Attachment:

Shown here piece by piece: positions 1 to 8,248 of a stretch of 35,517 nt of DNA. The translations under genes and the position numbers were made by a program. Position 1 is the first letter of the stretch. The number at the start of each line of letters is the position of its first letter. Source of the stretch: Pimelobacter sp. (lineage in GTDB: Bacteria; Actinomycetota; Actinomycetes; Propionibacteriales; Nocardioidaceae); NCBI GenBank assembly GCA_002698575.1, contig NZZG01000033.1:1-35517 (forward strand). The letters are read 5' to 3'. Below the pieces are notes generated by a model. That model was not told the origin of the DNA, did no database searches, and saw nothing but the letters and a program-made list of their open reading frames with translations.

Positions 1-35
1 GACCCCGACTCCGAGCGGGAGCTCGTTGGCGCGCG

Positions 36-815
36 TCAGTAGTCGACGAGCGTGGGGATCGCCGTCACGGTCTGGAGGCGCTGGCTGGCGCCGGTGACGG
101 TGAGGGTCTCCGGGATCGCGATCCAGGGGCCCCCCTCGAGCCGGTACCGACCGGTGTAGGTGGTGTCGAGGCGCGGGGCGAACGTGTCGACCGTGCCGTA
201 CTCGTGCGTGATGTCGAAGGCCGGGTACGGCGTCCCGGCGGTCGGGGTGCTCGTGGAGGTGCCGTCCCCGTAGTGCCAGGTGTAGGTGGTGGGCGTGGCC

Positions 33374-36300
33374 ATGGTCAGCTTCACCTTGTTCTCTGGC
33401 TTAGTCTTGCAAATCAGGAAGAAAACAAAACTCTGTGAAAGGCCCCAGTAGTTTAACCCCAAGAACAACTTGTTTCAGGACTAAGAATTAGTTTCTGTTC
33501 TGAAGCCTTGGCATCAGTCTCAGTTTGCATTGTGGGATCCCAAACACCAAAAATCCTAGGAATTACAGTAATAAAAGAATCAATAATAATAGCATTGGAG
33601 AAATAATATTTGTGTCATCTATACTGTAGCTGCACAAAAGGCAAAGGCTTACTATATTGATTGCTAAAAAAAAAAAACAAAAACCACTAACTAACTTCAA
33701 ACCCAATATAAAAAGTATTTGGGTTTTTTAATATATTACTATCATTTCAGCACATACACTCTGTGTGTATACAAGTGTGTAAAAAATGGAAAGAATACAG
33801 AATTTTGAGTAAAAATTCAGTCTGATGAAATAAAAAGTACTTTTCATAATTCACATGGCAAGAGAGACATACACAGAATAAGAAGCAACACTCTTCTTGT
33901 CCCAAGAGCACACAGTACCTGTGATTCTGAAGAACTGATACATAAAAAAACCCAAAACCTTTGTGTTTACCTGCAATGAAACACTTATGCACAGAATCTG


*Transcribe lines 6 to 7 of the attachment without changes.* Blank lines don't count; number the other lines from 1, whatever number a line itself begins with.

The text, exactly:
101 TGAGGGTCTCCGGGATCGCGATCCAGGGGCCCCCCTCGAGCCGGTACCGACCGGTGTAGGTGGTGTCGAGGCGCGGGGCGAACGTGTCGACCGTGCCGTA
201 CTCGTGCGTGATGTCGAAGGCCGGGTACGGCGTCCCGGCGGTCGGGGTGCTCGTGGAGGTGCCGTCCCCGTAGTGCCAGGTGTAGGTGGTGGGCGTGGCC